Thursday, March 20, 2014
Computers stolen from university clinic expose personal data
Although recent high-profile data breaches were orchestrated through sophisticated cyberattacks, sensitive information is often exposed through less tech-savvy incidents.
Although recent high-profile data breaches were orchestrated through sophisticated cyberattacks, sensitive information is often exposed through less tech-savvy incidents. The University of California San Francisco recently announced that the personal data of more than 9,000 people had been compromised after the theft of several computers from its clinics. Secure file transfer services help guard against the additional consequences of unexpected events like stolen hardware.
According to CBS San Francisco, the desktop computers were taken on January 11 from the UCSF Family Medical Center at Lakeshore. The university notified affected individuals that their personal and health information was exposed, including names, birth dates, addresses, medical record numbers, health insurance IDs and driver's license numbers, the source added.
Data breach hassles
In addition to contacting the thousands of people whose information was compromised, the university had to inform appropriate state and federal departments because the data included health information. Like other companies that experience data breaches, the educational center also offered credit monitoring to individuals whose Social Security numbers were exposed.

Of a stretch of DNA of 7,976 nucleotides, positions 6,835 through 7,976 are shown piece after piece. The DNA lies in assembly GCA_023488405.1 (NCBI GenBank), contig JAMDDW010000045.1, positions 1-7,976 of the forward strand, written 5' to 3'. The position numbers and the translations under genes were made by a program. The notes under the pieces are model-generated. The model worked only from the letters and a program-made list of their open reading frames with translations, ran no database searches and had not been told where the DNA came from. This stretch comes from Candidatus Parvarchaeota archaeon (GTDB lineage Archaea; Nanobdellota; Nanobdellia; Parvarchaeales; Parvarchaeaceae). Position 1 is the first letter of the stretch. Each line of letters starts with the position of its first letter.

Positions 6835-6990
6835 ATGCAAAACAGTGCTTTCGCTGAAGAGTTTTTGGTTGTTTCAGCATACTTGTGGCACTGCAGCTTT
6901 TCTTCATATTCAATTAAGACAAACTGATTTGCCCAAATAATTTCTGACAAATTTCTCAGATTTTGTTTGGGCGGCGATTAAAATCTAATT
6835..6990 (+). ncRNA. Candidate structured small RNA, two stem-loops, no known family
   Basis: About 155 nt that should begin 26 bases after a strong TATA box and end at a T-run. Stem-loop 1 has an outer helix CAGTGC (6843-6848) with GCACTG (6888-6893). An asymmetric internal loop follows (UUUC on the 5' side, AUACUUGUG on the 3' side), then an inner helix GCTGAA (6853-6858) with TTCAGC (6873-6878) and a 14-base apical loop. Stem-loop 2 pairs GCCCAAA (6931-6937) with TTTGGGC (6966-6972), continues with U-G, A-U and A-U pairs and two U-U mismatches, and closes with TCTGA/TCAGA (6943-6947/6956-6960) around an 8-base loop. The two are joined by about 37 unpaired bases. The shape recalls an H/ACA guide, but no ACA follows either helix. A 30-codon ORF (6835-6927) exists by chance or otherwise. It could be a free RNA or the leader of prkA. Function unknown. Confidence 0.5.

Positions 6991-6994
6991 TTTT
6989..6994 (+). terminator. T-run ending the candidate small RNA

These responses constitute part of the costs associated with failed information security. As this case highlights, the risk for data breaches extends beyond cybercriminals hacking into networks or infecting systems with viruses. Therefore, as part of a comprehensive security plan, organizations need to implement appropriate secure file sharing solutions that provide better control over data in the event hardware is lost or stolen.
Hardware thefts: More common than you might think
?An eSecurity Planet report noted that the January 11 breach was the third incident in four months for the University of California San Francisco. Previous exposures were also related to stolen hardware: In September, an unencrypted laptop stolen from an employee's car compromised over 3,000 patients' personal and health information, and then another laptop taken from a physician's vehicle exposed over 8,000 patients' data.
Clearly, laptop and other hardware thefts are a persistent threat. Therefore, organizations need to protect their information with robust solutions such as secure file transfer services. These options give corporations greater control over where information is stored and accessed, even when employee use portable devices. That way, if a stolen device is reported, it's much harder for criminals to gain access to confidential information. Managers could even mitigate the consequences of a theft by changing access permissions.
Information security is an ongoing process that must be prioritized and maintained vigilantly. The best strategies involve infrastructure protection, high-end services and programs that provide security, training for employees and best-practice policies.